Summary of Dispensationalism

• Dispensationalism is a hermeneutic tool.

• Dispensationalists hold firmly to a literal, historical view of Scripture.

• Dispensationalists contend for the view that all the truth of God was not made known to Adam, Noah, Abraham, Moses or the prophets.

• Dispensationalists believe that the truth revealed in Scripture is progressive, having its full unfolding in Christ and in the New Testament.


It is a system of Bible teaching or hermeneutics which holds:

1. That the revelation of truth from Adam to Christ was progressive and that none of the Old Testament writers or prophets had or knew all of the truth of God.

2. That through the various ages or periods of time, God revealed special portions of truth to man and placed man under a particular test regarding this revelation.


1. The word is the anglicized form of the Latin “dispensatio,” meaning, the action of dealing out or distributing. The idea is that of administering, dispensing or ordering. In other words, a dispensation is a system by which things are administered with some requirement or restraint.

2. Webster’s dictionary says, “a dispensing, a divine order.”

3. Charles C. Ryrie says, “The principle characteristic of a dispensation is the economic arrangement and responsibility that God reveals in each dispensation. Such responsibility is a test in itself. Most men fail the test, and then judgment follows. The Dispensational scheme has two perspectives: a cross-sectional aspect (which is sometimes misconstrued as cycles but which is in reality a spiral) and a longitudinal aspect (which emphasizes the unfolding progress of revelation and continuing principles throughout the ages of the dispensations).”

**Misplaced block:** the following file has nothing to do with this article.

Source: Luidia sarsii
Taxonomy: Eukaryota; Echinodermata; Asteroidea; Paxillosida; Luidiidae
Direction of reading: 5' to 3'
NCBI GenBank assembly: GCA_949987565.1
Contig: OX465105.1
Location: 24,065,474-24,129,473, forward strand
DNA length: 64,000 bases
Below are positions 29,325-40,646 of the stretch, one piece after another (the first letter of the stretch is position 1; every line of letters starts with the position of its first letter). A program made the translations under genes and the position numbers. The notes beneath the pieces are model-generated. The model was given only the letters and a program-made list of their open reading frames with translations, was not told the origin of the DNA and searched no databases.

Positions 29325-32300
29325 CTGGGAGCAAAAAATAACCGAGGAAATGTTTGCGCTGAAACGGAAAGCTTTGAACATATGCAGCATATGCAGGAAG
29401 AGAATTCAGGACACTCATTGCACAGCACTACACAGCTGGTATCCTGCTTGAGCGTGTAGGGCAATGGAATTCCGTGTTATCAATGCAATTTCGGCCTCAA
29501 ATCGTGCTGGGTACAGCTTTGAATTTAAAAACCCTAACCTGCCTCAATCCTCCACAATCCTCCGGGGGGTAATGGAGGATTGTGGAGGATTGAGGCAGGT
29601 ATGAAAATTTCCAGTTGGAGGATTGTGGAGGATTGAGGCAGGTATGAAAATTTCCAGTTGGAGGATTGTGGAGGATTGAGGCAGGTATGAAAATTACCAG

1. The verb “oikonomeo” is found once in Luke 16:2 where it is related to being a steward.

2. The noun “oikonomos,” found in Titus 1:7 and 1 Corinthians 4:1, is used 10 times and always translated “steward.”

3. The noun “oikonomia,” found in 1 Corinthians 9:17; Colossians 1:25; Ephesians 3:2, is used nine times and is usually translated “dispensation.”

4. The Lord Jesus used the term in two parables (Luke 12:42; Luke 16:1,3,8). In both, the word is used in relation to stewardship, responsibility, administration and management of another’s property.

5. The apostle Peter used the term in 1 Peter 4:10 when he wrote, “...as good stewards of the manifold grace of God.”

6. What Paul taught about dispensations:

• That faithfulness is required by the stewards to whom the mysteries of God are revealed (1 Corinthians 4:1-2).

• That a dispensation can terminate and is definitely connected with time (Galatians 4:2-4).

• That dispensations are related to specific revelation (Ephesians 3:2-6).

• That dispensations and ages are interrelated (Ephesians 3:9).

• He definitely mentions two distinct dispensations (Ephesians 1:10; 3:2), and uses them just as Dispensationalists use them.

• While the Bible does not name seven dispensations, Paul’s mention and use of the term does give credibility to the concept.


There are five major characteristics to a dispensation:

1. A portion or deposit of God’s truth is revealed to man, along with God’s requirement of man, as to his conduct in the light of and relation to that particular revelation.

2. A designation of man’s stewardship or responsibility or faithful obedience regarding the revelation. Man is put to a definite test.

3. A time period or age during which this revelation and responsibility are dominant.

4. A record of man’s failure to fulfill his responsibility.

5. A record of God’s judgment resulting from this failure.

6. Dispensations are not merely periods of time. They are not various ways to be saved! But, they are different economies clearly recognizable in Bible history by new revelations of God’s will and truth accompanied by a new responsibility imposed on man to obey this revelation. These readily distinguished stages of revelation are called dispensations.